The world saw him as a marching protest leader, but Martin Luther King, Jr., was first and foremost a preacher. “In the quiet recesses of my heart,” he once remarked, “I am fundamentally a clergyman, a Baptist preacher.” Here's a few quotes from his sermon "Loving Your Enemies," preached Dexter Avenue Baptist Church in Montgomery, Alabama on November 17, 1957.
In order to love your enemies, you must begin by analyzing [your]self.
The second thing that an individual must do in seeking to love his enemy is to discover the element of good in his enemy...
Another way that you love your enemy is this: When the opportunity presents itself for you to defeat your enemy, that is the time which you must not do it ... The strong person is the person who can cut off the chain of hate, the chain of evil. And that is the tragedy of hate, that it doesn’t cut it off. It only intensifies the existence of hate and evil in the universe.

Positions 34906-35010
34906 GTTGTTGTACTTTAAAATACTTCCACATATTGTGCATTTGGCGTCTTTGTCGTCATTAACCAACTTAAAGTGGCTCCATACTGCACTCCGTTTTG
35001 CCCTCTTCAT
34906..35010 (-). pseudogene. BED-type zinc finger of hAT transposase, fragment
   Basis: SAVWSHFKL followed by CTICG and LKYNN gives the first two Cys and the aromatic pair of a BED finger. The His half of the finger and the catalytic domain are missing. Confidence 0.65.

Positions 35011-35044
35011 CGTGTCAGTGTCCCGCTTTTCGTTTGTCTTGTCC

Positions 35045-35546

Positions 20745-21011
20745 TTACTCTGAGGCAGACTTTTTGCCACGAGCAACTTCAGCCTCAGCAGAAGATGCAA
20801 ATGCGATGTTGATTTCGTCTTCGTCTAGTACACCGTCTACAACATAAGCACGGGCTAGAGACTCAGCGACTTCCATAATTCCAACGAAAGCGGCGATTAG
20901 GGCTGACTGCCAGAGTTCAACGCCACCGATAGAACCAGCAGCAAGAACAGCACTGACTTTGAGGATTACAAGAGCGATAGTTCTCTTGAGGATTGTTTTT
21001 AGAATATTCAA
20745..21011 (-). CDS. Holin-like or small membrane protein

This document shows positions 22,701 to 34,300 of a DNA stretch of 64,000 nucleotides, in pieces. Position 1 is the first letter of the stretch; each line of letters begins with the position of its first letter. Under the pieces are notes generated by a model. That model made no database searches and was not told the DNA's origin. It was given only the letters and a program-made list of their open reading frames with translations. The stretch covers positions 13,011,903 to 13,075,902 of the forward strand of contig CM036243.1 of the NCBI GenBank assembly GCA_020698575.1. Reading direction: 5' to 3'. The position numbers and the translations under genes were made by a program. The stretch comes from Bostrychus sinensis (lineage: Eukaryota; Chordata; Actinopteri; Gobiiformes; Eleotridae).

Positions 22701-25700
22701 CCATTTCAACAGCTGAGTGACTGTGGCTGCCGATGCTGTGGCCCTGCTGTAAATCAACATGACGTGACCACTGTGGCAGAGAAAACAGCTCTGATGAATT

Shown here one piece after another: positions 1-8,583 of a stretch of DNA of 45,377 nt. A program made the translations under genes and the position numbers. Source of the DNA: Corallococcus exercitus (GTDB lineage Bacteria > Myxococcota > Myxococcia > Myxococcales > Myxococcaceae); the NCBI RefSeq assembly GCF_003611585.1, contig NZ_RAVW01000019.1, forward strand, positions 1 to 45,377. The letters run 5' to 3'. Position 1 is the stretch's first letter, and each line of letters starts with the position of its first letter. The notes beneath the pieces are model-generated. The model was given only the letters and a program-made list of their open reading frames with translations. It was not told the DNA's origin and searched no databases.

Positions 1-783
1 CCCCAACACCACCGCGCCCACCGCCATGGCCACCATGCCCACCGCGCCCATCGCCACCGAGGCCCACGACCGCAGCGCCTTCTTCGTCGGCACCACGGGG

The final reason I think that Jesus says, “Love your enemies” is this: that love has within it a redemptive power. And there is a power there that eventually transforms individuals... if they succumb to the temptation of using violence (in our age it would be shame, a particular form of violence--Rob) in their struggle, unborn generations will be the recipients of a long and desolate night of bitterness, and our chief legacy to the future will be an endless reign of meaningless chaos.
We must discover the power of love, the power, the redemptive power of love. And when we discover that, we will be able to make of this old world a new world. We will be able to make men better. Love is the only way. Jesus discovered that.
All this is why Dr. King says that following Jesus "is an absolute necessity for the survival of our civilization. Yes, it is love that will save our world and our civilization, love even for enemies." Clearly, Dr. King was not a timid man.